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Hematology Xagena

Carfilzomib significantly improves overall survival compared to Bortezomib in relapsed or refractory multiple myeloma patients


Positive results from a planned overall survival ( OS ) interim analysis of the phase 3 head-to-head ENDEAVOR trial were presented. The study met the key secondary endpoint of overall survival, demonstrating that patients with relapsed or refractory multiple myeloma treated with Carfilzomib ( Kyprolis ) and Dexamethasone [ CD regimen ] lived 7.6 months longer than those treated with Bortezomib ( Velcade ) and Dexamethasone [ BD regimen ] ( median OS 47.6 months for Carfilzomib and Dexamethasone versus 40.0 for Bortezomib and Dexamethasone, hazard ratio, HR = 0.79, 95% CI, 0.65 – 0.96 ).
The CD regimen administered with 56 mg/m2 Carfilzomib twice weekly is already approved in the U.S., European Union and other countries based on the primary analysis of progression-free survival ( PFS ) in the ENDEAVOR study.

These results confirm the superiority of Carfilzomib over Bortezomib in relapsed or refractory multiple myeloma patients.
ENDEAVOR is the only study to demonstrate a survival benefit in a head-to-head comparison with a current standard of care regimen.

Adverse events observed in this updated analysis were consistent with those previously reported for ENDEAVOR. The most common adverse events ( greater than or equal to 20% ) in the Carfilzomib arm were anemia, diarrhea, pyrexia, dyspnea, fatigue, hypertension, cough, insomnia, upper respiratory tract infection, peripheral edema, nausea, bronchitis, asthenia, back pain, thrombocytopenia and headache.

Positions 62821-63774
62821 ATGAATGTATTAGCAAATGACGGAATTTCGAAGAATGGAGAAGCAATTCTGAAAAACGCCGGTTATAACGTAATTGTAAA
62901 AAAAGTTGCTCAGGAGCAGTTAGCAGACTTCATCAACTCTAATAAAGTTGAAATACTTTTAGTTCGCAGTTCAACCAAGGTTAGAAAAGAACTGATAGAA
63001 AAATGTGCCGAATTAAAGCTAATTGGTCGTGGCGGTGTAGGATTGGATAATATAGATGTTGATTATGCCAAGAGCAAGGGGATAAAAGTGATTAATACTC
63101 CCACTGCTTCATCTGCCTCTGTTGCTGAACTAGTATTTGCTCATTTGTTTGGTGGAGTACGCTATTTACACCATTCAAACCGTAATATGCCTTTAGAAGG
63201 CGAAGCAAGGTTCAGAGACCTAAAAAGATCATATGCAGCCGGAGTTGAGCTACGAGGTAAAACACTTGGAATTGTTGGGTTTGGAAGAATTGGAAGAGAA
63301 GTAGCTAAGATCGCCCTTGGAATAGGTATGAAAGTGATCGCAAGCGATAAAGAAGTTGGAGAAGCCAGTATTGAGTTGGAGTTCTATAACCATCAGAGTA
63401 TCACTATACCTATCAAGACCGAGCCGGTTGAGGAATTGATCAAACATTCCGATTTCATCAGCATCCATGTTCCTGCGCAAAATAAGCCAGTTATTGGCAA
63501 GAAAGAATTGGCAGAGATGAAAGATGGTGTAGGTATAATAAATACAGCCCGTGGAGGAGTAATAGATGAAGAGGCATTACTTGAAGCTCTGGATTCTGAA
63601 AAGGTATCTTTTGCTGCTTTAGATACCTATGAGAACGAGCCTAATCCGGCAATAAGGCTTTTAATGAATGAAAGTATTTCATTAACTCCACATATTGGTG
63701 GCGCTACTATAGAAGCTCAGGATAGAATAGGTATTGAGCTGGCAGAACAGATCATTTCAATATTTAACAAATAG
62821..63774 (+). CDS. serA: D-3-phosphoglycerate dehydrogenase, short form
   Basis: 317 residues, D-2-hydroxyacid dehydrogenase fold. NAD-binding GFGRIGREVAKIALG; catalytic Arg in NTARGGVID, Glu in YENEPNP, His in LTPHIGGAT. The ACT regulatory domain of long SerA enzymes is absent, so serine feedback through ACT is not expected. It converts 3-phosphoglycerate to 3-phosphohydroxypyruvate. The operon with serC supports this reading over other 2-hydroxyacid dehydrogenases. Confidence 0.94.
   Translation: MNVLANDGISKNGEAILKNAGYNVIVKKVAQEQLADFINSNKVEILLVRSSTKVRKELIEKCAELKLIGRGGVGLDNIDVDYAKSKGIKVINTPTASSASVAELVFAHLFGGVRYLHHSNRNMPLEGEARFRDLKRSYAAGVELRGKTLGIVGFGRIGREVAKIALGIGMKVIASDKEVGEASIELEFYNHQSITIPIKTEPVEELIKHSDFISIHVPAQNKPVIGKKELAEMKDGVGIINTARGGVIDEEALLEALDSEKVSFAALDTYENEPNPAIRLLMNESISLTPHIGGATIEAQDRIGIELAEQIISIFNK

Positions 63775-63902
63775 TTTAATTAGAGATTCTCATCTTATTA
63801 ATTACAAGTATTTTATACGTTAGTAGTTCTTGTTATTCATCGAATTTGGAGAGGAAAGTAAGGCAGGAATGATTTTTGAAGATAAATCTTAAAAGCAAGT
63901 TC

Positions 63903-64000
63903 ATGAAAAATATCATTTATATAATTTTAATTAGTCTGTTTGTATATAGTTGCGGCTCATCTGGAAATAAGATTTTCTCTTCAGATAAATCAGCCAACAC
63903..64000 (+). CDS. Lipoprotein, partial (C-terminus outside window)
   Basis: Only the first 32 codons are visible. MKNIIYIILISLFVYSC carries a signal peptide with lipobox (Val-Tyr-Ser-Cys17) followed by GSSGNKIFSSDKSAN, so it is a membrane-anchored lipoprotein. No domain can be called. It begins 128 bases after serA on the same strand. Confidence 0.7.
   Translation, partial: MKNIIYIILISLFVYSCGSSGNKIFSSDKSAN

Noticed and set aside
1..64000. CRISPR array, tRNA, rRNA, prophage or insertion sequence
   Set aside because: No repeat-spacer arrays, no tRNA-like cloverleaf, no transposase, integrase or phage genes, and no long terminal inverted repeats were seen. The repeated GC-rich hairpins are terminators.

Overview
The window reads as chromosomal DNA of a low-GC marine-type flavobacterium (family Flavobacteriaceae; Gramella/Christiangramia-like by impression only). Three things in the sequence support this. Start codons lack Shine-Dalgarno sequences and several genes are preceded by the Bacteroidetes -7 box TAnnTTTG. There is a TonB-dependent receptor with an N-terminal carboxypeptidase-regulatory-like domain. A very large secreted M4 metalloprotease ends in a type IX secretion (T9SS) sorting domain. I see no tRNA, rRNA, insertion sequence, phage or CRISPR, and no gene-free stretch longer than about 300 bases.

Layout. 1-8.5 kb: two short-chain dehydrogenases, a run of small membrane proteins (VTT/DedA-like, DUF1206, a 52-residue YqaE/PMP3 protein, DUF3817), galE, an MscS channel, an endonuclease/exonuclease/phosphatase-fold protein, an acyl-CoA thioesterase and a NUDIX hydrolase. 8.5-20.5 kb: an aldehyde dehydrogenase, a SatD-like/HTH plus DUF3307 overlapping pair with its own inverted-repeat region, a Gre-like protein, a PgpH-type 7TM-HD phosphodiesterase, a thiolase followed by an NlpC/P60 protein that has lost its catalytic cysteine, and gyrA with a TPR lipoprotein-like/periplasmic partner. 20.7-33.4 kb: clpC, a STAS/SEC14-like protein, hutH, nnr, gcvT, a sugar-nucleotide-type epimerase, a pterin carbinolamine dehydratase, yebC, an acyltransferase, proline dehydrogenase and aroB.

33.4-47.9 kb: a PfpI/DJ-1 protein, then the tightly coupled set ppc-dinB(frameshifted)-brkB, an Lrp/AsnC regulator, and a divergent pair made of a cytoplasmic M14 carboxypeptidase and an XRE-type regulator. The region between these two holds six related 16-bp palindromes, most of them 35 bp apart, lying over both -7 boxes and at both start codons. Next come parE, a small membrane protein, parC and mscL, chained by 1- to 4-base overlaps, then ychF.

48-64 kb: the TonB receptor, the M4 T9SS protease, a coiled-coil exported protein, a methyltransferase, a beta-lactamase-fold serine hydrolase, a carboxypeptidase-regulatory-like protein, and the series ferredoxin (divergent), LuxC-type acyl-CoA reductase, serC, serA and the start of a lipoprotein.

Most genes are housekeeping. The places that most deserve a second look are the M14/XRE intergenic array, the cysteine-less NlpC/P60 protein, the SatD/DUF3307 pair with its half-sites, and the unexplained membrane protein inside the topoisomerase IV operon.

The randomized ENDEAVOR ( RandomizEd, OpeN Label, Phase 3 Study of Carfilzomib Plus DExamethAsone Vs Bortezomib Plus DexamethasOne in Patients With Relapsed Multiple Myeloma ) trial of 929 patients evaluated Carfilzomib in combination with low-dose Dexamethasone, versus Bortezomib with low-dose Dexamethasone in patients whose multiple myeloma has relapsed after at least one, but not more than three prior therapeutic regimens.
The primary endpoint of the trial was progression-free survival ( PFS ), defined as the time from treatment initiation to disease progression or death.

Patients received treatment until progression with Carfilzomib as a 30-minute infusion on days 1, 2, 8, 9, 15 and 16 of 28 day treatment cycles, along with low-dose Dexamethasone ( 20 mg ). For cycle 1 only, Carfilzomib was administered at 20 mg/m2 on days 1 and 2, and if tolerated was escalated to 56 mg/m2 from day 8 cycle 1 onwards.
Patients who received Bortezomib ( 1.3 mg/m2 ) with low-dose Dexamethasone ( 20 mg ) were treated with Bortezomib administered subcutaneously or intravenously at the discretion of the investigator and in accordance with regional regulatory approval of Bortezomib. More than 75% of the patients in the control arm received Bortezomib subcutaneously.
This study was conducted at 235 sites worldwide.

Multiple myeloma is an incurable blood cancer, characterized by a recurring pattern of remission and relapse. It is a rare and very aggressive disease that accounts for approximately 1% of all cancers.
In the U.S., there are nearly 95,000 people living with, or in remission from, multiple myeloma. Approximately 30,330 Americans are diagnosed with multiple myeloma each year and 12,650 patient deaths are reported on an annual basis.

Proteasomes play an important role in cell function and growth by breaking down proteins that are damaged or no longer needed.
Carfilzomib has been shown to block proteasomes, leading to an excessive build-up of proteins within cells. In some cells, Carfilzomib can cause cell death, especially in myeloma cells because they are more likely to contain a higher amount of abnormal proteins. ( Xagena2017 )

Source: Amgen, 2017

XagenaMedicine_2017



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